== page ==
Celtic Frost Breaks Up


They’ve got iceboxes where their hearts used to be

When Tom Gabriel Fischer reunited his massively influential Swiss sludge-metal band Celtic Frost a few years back, he did something unthinkable: he released an album that might be better than anything his band did during its first iteration. The pre-breakup history of Celtic Frost, as detailed in Fischer’s entertainingly ridiculous memoir Are You Morbid?, is one of constant internal turmoil and record-label frustration, and the fact that they got back together in the first place was vaguely miraculous. I heartily recommend Are You Morbid?, which Fischer wrote in English despite not being a native speaker, a brave enterprise that leads to sentences like this: “We can’t even afford a damned four-track recorder. Us, the mighty Celtic Frost, inventors of avante-garde heavy rock!” The short version of the band’s story goes something like this: in the mid-80s, Celtic Frost were one of the weirdest bands in a global thrash-metal scene lorded over by the likes of Metallica and Megadeth. CF could play as fast and as hard as any of those bands, but they cast their net wider, bringing in sounds that nobody else was even considering: Tackhead-esque bass-popping scratch-funk, glacial demiclassical impressionism, grimy proto-pigfuck guitar squall. Fischer somehow had the idea that this everything-at-once approach would help his band reach a wide audience. To Fischer’s eternal frustration, that never happened. But Celtic Frost had a seismic impact on pretty much every strain of underground metal that’d spent the 80s coming into existence. None of that impact was immediately apparent, though, and Fischer fired the rest of his band shortly after the release of the weirdest and best pre-breakup CF album, 1987’s Into the Pandemonium, recruiting a whole new backing band and releasing a sexed-up glam-metal album, Cold Lake, that most of his audience heard as an unforgivable sellout move. After reenlisting original bassist Martin Ain and making a pretty good return-to-form album in 1990, the band broke up. Then, eleven years later, Fischer and Ain re-reunited and spent five years recording Monotheist, an acid-spitting hellbeast of an album. Yesterday, Fischer announced that he was leaving the band again, presumably breaking it up again. This is not good news.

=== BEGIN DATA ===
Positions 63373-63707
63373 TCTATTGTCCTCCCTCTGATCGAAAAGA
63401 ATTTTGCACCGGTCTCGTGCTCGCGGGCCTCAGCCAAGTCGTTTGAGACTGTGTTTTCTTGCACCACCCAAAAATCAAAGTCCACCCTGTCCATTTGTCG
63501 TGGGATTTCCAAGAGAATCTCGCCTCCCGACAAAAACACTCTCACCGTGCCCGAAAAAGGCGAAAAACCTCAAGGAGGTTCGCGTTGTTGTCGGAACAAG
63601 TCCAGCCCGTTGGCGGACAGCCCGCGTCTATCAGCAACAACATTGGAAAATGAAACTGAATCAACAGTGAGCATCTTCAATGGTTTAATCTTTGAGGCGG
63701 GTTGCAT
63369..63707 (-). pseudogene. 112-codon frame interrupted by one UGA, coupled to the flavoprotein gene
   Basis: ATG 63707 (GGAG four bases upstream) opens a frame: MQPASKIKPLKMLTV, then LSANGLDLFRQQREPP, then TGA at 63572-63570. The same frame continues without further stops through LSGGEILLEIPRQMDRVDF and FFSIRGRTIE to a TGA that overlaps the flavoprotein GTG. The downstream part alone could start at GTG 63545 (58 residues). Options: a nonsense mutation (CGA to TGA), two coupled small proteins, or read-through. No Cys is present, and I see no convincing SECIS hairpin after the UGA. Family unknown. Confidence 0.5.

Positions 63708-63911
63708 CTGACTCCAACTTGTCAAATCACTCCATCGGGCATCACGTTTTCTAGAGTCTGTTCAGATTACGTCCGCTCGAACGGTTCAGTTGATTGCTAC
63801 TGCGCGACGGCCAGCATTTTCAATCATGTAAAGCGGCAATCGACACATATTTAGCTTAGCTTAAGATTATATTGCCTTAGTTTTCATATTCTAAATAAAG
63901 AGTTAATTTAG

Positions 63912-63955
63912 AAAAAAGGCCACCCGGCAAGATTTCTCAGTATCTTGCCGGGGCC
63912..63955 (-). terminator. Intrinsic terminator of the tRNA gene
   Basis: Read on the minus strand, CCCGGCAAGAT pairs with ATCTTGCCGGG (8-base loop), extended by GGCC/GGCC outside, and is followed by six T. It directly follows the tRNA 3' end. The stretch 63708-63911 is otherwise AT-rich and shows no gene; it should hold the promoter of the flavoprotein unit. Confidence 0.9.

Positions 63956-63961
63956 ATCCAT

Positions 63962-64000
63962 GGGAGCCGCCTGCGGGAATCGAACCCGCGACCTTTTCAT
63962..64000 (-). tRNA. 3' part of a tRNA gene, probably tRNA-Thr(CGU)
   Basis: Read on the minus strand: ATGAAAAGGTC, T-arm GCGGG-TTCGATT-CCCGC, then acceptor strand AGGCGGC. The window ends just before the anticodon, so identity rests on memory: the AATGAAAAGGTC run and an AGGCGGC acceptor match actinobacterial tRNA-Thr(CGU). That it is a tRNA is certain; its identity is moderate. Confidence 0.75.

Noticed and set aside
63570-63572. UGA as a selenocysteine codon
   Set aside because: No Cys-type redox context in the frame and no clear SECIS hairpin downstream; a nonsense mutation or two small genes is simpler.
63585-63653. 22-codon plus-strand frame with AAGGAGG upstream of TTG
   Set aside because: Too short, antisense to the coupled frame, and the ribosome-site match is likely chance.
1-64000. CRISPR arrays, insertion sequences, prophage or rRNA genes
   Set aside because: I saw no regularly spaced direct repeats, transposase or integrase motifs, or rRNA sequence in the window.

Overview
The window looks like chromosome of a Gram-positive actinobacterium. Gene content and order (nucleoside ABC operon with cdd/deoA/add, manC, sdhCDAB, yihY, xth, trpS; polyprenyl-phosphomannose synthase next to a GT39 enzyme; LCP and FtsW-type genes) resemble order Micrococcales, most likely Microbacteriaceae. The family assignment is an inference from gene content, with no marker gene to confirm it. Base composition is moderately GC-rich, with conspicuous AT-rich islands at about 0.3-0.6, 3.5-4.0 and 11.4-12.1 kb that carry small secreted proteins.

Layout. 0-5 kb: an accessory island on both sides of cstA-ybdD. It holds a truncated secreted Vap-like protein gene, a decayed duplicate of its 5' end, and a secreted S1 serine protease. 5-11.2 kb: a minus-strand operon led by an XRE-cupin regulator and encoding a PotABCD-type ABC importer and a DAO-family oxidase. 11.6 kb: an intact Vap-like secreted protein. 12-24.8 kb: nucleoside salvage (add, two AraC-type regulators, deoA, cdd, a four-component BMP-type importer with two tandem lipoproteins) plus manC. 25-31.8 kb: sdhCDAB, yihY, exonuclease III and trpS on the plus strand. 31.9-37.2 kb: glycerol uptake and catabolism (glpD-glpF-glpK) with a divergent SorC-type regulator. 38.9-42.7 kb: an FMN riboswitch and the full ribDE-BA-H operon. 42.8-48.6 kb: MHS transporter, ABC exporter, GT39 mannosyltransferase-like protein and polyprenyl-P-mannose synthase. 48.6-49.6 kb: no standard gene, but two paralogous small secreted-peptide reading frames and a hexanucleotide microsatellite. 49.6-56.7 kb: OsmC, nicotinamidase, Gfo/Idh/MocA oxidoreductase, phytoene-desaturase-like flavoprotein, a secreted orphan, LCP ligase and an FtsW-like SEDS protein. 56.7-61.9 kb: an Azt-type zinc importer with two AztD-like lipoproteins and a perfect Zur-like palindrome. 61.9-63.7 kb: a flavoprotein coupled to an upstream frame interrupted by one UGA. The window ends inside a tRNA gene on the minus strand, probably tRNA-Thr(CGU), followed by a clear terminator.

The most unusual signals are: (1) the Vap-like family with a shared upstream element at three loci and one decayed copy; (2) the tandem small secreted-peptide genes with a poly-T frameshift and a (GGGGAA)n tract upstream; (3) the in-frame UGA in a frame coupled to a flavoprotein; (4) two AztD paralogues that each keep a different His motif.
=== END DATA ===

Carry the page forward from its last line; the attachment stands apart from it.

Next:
For a feel-good comeback story, Monotheist was an unrelentingly bleak and misanthropic record. While the band’s previous experimental excursions sometimes felt slapdash and half-formed, Monotheist put all those ideas to work to the extent that every icily gorgeous ambient synth-bit would only increase the bludgeoning impact of the next enormous doomy riff. Take, for example, the awesomely named single “A Dying God Coming Into Human Flesh”: Ain starts out the song muttering morosely over a quiet but ominous baroque-goth guitar-figure, feedback slowly building in the background until, at the two-minute mark, a crushingly slow riff announces the arrival of Fischer’s overblown demon rasp. Hearing this song while walking alone outside at night is a deeply disquieting experience. Coming home from clubs some nights, I cue it up just so I can hallucinate unspeakable shapes shifting around on the borders of my vision. Off the top of my head, I can’t name another song from the past decade that gives off anything like the visceral sense of evil at work there. (The incomprehensible, disgusting video is also well worth a look.) The rest of Monotheist comes close, though. “Drown in Ashes” has ghostly female opera vocals floating above a plodding guttural stomp, while “Ground” has Fischer growling Biblical lamentations over sputtering Melvins fuzz-roars. There’s also a haunted fifteen-minute song called “Synagoga Satanae.” This thing just rules, and I hate the idea that the band won’t be making another one.

When I interviewed Fischer and Ain two years ago, they told me that hadn’t signed with any label to record Monotheist; they’d had too many label problems in the past to make that mistake again. Instead, they spent years fine-tuning it on their own, only licensing it to labels for distribution when it was good and done. The end result sounds like the album they’d always wanted to make, but apparently that wasn’t the case. On the blog post where he announced his departure from the band, Fischer had this to say: “I have always seen the Monotheist album as a mere beginning, and a tame one at that … I was looking forward immeasurably to working on the next Celtic Frost album. To me, it needed to be darker, heavier, and more experimental than Monotheist.” Fischer hasn’t said exactly why he needed to leave the band; the press release only hints at internal personal problems. Between the band’s first breakup and its reunion, Fischer released some solo industrial-type stuff, and apparently that’s what he’ll go back to doing; he says that he wants to finish and eventually release some of the ideas he’d been developing for the next Celtic Frost album on his own. I hope that happens, even if I’d rather hear Fischer put those ideas to work with the tidal force of his band behind him. But Fischer ends his post thusly: “There is no way back.”

When the Celtic Frost comeback tour came to New York late in 2006, the band only managed to fill BB King’s about halfway. During the show, though, I realized that I was standing close enough to both Brian Posehn and Matthew Barney that I could’ve clonked their heads together Three Stooges-style. As with the band’s first run, the right people heard them.